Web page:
Though Rose is a fictional character, Moss creates a highly educational and factual book about the Great Depression centered on her. Written in journal form and packed with photographs, doodles, and comics, this book easily captures young readers attentions. Rose’s Journal is filled with pop culture and contemporary news, as well as a realistic account of rural farm life.

Hesse, Karen. Out of the Dust. New York: Scholastic Press, 1997. Print.

When Billie Jo was born, her father hoped for a boy. When he realized she was a girl, he took little notice of her. She eventually wins over his affections by helping with the farming and daily work. When her mother becomes pregnant again, they all wish for a boy to fill the family. However, when the drought strikes and the earth dries up, Billie Jo must learn how to cope with tragedy. Written in beautiful free-verse form, Hesse has created a sad, but realistic view of life during the Dust Bowl.

Non-Fiction Books:

Freedman, Russell. Children of the Great Depression. New York: Clarion Books, 2005. Print.

“His prose is straightforward and easily comprehensible, making sense of even the complexities of the stock-market crash. The use of primary sources is outstanding. This is a book told by chorus, featuring the voices of those who endured the Depression, and is embellished with black-and-white photos by such luminaries as Dorothea Lange, Ben Shahn, Walker Evans, and Russell Lee. Eight chapters cover the causes of the Great Depression, schooling, work life, migrant work, the lives of children who rode the rails, entertainment, and the economic resurgence of the early ’40s.” – School Library Journal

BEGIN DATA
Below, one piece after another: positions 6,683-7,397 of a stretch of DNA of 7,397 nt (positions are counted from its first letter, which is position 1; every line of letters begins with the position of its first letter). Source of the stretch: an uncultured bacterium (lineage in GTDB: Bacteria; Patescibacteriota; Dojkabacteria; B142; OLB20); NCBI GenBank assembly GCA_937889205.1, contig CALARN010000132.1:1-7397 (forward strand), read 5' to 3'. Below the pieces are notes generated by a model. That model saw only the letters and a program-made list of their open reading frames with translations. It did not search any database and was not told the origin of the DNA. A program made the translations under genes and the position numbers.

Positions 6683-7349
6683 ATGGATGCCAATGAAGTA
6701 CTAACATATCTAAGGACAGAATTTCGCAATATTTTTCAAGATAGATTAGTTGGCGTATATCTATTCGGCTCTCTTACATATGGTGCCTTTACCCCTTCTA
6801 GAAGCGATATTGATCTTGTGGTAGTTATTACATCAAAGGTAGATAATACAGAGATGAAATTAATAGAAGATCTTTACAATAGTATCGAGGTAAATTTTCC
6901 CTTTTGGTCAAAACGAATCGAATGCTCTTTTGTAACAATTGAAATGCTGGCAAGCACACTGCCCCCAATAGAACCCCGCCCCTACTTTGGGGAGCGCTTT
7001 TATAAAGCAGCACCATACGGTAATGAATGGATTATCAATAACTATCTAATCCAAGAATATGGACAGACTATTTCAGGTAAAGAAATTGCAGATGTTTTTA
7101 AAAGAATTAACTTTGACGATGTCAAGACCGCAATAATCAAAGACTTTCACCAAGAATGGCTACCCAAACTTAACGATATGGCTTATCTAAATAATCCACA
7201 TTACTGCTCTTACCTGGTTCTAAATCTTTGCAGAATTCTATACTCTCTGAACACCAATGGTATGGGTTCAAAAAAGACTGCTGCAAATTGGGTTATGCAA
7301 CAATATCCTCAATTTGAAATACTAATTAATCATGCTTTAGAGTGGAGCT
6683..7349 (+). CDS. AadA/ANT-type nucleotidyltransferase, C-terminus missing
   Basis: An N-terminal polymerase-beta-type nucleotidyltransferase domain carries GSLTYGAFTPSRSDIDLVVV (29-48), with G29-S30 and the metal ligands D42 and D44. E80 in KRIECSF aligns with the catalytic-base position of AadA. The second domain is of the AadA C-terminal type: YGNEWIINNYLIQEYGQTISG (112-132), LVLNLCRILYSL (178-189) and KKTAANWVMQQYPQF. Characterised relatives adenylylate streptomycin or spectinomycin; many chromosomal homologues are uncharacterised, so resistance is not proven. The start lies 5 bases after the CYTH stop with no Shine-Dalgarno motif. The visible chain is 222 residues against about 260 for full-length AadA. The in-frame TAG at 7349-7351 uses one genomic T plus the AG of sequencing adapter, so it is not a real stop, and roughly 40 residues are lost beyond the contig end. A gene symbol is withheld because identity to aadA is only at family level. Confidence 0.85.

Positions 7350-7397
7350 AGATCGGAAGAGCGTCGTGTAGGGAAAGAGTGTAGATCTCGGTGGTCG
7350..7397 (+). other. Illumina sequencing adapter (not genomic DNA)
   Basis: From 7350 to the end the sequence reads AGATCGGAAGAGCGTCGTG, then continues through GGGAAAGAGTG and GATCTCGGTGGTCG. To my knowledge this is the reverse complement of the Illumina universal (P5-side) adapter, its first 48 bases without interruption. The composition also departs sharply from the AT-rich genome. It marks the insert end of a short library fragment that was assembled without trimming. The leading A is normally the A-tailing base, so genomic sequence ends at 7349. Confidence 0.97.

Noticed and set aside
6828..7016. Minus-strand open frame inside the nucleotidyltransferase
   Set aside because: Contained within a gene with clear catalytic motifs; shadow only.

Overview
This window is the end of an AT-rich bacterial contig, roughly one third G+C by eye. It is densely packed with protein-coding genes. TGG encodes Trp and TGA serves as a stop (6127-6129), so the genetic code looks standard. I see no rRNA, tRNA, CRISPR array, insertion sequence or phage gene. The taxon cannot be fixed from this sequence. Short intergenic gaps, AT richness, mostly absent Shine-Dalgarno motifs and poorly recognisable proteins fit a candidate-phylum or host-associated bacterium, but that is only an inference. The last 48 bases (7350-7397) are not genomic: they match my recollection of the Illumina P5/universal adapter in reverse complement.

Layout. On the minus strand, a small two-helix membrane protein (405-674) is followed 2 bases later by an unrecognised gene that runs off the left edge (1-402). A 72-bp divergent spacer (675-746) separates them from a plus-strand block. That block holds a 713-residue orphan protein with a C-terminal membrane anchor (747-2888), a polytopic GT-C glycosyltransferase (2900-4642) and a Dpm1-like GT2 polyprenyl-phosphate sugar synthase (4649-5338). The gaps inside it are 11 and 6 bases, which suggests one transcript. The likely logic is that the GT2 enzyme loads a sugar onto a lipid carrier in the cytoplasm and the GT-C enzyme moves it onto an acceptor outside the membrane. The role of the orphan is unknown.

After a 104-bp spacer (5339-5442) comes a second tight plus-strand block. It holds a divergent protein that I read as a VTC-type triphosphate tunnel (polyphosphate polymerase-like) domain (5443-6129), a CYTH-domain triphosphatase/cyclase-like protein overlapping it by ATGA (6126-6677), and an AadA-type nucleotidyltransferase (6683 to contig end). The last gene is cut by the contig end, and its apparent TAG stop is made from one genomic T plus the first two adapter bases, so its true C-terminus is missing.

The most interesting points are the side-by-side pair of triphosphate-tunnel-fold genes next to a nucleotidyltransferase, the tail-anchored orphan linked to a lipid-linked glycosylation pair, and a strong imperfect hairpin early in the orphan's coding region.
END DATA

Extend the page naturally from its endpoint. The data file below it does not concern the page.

Nardo, Don. Migrant Mother: How a Photograph Defined the Great Depression. Mankato, MN: Compass Point Books, 2011. Print.

“Occasionally, a single photograph becomes the emblematic image that defines an era, and this quality series tells the stories of four of those iconic pictures. Each book places its subject photo in historical context, profiles the photographer, describes the conditions under which it was taken, and analyzes both its immediate and its continuing impact. The texts include ample background information and details and are enhanced by large photos and sidebars. These books will help students understand the influence of the individual images and the eras they epitomize, making them strong choices.” – School Library Journal

Marrin, Albert. Years of dust: the story of the Dust Bowl. New York: Dutton Children’s Books, 2009. Print.

An overview of the Dust Bowl, starting with the history of the great plains and covering the events leading up to the dust storms. Plentiful pictures, sidebars, and maps help grab readers’ attentions. Read more…

Post Navigation